“I keep saying the same thing. That if we keep creating chances, then hopefully somebody will hit form. But I thought we missed some easy chances and we need to better on that,” stated Hart.
Forward Tosaint Ricketts echoed the obvious while at the same time providing his thoughts on the performance of Honduras and the positive manner in which Canada has been defending.
“I think they were in trouble. We were keeping the ball and I don’t think they are used to teams keeping the ball against them. Defensively, we have been incredible throughout the whole camp with a clean sheet. Overall it was good, but we just have to be a little sharper in the final third and put some of those chances away” said Ricketts.
Team captain Kevin McKenna continued on a similar theme and expressed his belief that Canada was going to need to be forceful going forward when they face off against Panama in their next two qualifying matches.
“We have to accept the result. But if I look at all three games, I think we should have won all three games that we have played so far. In the end, we also only scored one goal in those three games and that’s our biggest problem. I think for the next game we really need to take the initiative and go at Panama and grab the result,” said McKenna.
Midfielder Will Johnson parroted his captain and expressed his belief that Canada is still progressing in the right direction.
“There is definitely a sense of disappointment. We left two points out there. Two important points at this stage. We are going to have to put that behind us pretty quickly and start to look forward to the September games. Obviously, we have been really good defensively with three games and three shutouts. But at the end of the day I think we all really believe that we should have won all three of those games. We’re disappointed. We are making strides but probably not as quickly as we all would like,” said Johnson.
The Final Word:
A missed opportunity for Canada but still a start to build on
On the evening of one of the most important matches in the recent history of the Canadian Men’s National Team, it’s not hard to take a glass half full, half empty view of the final result. On the positive side of the equation, Canada is undefeated through its first two matches of the Third Round of CONCACAF World Cup qualifying and the squad earned its third straight clean sheet against CONCACAF opponents.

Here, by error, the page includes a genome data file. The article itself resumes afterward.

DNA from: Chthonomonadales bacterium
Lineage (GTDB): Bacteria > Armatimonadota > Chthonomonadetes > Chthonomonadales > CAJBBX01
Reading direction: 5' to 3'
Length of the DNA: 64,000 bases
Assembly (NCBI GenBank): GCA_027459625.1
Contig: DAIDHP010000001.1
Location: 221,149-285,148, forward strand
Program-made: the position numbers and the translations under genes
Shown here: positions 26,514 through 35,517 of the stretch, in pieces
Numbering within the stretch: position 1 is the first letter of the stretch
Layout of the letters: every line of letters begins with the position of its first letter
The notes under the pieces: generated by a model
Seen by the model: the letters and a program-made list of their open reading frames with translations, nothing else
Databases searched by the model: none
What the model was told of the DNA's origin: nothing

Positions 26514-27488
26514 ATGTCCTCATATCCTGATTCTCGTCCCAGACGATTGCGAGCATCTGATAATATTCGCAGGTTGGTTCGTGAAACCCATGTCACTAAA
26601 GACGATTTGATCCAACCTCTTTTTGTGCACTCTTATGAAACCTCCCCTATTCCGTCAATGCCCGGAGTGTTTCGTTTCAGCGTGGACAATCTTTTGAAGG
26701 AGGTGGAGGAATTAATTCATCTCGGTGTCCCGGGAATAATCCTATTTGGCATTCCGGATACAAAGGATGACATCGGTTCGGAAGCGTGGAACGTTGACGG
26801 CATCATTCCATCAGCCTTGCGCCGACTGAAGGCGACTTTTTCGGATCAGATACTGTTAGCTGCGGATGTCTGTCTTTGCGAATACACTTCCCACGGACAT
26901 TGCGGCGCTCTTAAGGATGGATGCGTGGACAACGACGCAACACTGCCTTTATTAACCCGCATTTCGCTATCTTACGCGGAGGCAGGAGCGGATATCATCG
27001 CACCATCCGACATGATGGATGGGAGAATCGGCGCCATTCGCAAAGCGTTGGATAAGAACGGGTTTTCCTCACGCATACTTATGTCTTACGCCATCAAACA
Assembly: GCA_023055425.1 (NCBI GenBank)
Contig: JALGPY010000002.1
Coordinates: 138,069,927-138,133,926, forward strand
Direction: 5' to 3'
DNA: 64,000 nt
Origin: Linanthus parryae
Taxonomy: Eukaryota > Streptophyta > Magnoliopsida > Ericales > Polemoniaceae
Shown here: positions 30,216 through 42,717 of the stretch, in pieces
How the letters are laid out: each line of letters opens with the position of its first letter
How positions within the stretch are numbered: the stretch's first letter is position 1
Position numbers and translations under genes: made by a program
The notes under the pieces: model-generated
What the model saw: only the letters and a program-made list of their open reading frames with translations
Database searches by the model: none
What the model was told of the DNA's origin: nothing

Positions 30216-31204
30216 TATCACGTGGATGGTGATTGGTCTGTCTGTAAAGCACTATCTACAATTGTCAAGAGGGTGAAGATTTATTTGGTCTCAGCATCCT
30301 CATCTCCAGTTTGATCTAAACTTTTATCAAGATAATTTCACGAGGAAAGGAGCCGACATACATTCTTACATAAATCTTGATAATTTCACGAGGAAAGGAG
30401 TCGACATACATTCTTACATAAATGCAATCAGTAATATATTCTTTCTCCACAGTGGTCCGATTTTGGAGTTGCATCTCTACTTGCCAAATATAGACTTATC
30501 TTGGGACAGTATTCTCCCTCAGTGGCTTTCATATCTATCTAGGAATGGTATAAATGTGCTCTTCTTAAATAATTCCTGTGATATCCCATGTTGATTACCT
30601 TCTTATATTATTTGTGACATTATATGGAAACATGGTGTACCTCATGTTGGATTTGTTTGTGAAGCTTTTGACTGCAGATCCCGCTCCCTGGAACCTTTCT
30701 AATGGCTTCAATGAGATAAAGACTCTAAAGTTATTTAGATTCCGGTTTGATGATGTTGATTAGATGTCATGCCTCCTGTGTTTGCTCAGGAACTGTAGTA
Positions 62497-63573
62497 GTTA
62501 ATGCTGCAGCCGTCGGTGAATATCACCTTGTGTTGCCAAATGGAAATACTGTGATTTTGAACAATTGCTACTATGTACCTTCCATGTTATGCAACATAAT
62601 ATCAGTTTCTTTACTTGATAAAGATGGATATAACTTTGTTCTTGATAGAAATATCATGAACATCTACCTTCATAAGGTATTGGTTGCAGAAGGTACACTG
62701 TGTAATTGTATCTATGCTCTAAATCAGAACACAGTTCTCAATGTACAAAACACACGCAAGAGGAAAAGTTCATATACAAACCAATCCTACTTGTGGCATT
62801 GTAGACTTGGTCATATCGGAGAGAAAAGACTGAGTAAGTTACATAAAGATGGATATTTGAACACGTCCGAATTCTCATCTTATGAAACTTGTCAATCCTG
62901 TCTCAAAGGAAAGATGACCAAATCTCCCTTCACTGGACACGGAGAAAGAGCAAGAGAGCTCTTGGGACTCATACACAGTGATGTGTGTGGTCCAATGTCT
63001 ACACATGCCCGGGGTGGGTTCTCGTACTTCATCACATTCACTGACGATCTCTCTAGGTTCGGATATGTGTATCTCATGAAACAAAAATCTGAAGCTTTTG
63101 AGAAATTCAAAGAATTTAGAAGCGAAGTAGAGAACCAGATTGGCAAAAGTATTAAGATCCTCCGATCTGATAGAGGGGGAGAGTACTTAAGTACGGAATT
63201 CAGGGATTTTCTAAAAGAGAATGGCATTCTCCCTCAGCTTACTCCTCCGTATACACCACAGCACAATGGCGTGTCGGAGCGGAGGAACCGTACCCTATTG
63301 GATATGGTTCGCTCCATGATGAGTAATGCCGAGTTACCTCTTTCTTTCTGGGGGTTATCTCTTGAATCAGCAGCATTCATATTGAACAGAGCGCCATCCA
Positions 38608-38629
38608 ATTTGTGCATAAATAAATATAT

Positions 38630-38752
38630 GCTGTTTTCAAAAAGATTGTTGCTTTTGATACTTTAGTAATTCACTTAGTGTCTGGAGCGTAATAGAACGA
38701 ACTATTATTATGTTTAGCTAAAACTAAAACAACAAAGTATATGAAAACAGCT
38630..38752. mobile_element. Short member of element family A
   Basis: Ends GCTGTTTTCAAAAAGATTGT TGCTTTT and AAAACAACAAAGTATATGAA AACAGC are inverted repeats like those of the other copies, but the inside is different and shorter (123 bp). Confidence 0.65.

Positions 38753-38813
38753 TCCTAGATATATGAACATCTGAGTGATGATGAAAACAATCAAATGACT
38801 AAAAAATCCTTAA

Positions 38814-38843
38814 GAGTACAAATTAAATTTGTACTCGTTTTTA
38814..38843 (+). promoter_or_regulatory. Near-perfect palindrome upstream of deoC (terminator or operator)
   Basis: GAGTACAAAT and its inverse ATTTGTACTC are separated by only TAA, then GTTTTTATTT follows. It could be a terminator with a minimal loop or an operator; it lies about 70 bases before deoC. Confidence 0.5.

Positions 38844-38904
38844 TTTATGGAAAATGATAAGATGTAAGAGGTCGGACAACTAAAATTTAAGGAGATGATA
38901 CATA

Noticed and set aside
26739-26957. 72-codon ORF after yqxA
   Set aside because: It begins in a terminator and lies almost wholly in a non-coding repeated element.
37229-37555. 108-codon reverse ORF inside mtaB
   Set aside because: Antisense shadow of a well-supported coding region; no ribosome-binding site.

Realistically, soccer can be a cruel game and if the Canadians had been able to deposit one of the headers that missed by inches into the back of the net, the analysis of the match likely would have been universally jubilant and positive from a Canadian perspective.
However, due to the missed chances, it is hard not see this result as something of a missed opportunity. Realistically, Honduras was there for the taking. They were the second best team on the night and at times looked like a mere shadow of the team that had qualified for the World Cup back in 2010. Four points from two matches is not a bad start to this round of qualifying for Canada but you also have to take into account how much Stephen Hart had previously emphasized winning at home and earning nine points from the team’s fixtures at BMO Field. Furthermore, it is a major warning sign for any team when you are held scoreless at home in such an important match.
As has been the case too many times for this iteration of the Canadian National Team, the Canadians could not find that final breakthrough pass or finish that would have guaranteed the result and that would have rewarded the excellent performance they displayed in all the other facets of the game.
The Hondurans did not really attack with authority and sat back for large stretches of the match. It’s not a major stretch to think that they reviewed Canada’s matches in the previous round and took a specific approach in this game that was meant to capitalize on the Canadian’s previous struggles against teams that bunkered down and only endeavoured to attack on the counter attack.
None of that is say that there aren’t positives to build on. Once again the back line and team defense as a whole was rock solid. Hart looks like he has found an excellent back four mixture in Edgar, McKenna, Hainault and Jazic that makes up for what it might lack in pace with strength, height, experience, excellent positioning and steely determination.
Canada was also the better team in the midfield, as Will Johnson, Julian de Guzman and Atiba Hutchinson won the majority of the midfield battles and provided an excellent shield for the back four. De Guzman was again one of Canada’s best players, as his technical ability and movement off the ball made him an especially effective engine for Canada in the middle of the pitch.
The return of Atiba Hutchinson to the starting eleven was another very positive happening. Simply put, when Hutchinson is match fit and on his game, he brings a genuine X-factor to the Canadian attack. He was probably the best player on either side in this game and all Canadian supporters should be praying to their deity of choice that he is fit and at his best for Canada’s remaining four matches in this round (and hopefully beyond).
Canada’s situation in World Cup qualifying now shifts to the type of dogfight that this round was always going to be. Hart and his team will need to regroup and rebound from this draw at home and discover a way to earn results in September against Panama, who now top the group with six points after two games.
18 Milan Borjan
2 Nik Ledgerwood
5 Andre Hainault
21 Ante Jazic
6 Julian de Guzman
13 Atiba Hutchinson
8 Will Johnson
4 Kevin McKenna
15 David Edgar
17 Olivier Occean
14 Dwayne De Rosario
Substitutions: (71) Ricketts in for Ledgerwood; (84) Hume in for Occean; (89) Jackson in for De Guzman.